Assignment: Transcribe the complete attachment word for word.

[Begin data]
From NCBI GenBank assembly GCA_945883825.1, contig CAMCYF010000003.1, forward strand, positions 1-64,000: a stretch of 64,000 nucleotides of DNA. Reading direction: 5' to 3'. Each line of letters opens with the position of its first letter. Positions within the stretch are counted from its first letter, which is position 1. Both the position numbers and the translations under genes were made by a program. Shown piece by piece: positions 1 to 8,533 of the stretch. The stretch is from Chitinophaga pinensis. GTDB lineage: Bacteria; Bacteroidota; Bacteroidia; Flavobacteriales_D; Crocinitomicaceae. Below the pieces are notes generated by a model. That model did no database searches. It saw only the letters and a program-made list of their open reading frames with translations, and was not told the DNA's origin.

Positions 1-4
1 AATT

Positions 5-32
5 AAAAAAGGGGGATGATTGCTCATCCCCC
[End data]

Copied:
From NCBI GenBank assembly GCA_945883825.1, contig CAMCYF010000003.1, forward strand, positions 1-64,000: a stretch of 64,000 nucleotides of DNA. Reading direction: 5' to 3'. Each line of letters opens with the position of its first letter. Positions within the stretch are counted from its first letter, which is position 1. Both the position numbers and the translations under genes were made by a program. Shown piece by piece: positions 1 to 8,533 of the stretch. The stretch is from Chitinophaga pinensis. GTDB lineage: Bacteria; Bacteroidota; Bacteroidia; Flavobacteriales_D; Crocinitomicaceae. Below the pieces are notes generated by a model. That model did no database searches. It saw only the letters and a program-made list of their open reading frames with translations, and was not told the DNA's origin.

Positions 1-4
1 AATT

Positions 5-32
5 AAAAAAGGGGGATGATTGCTCATCCCCC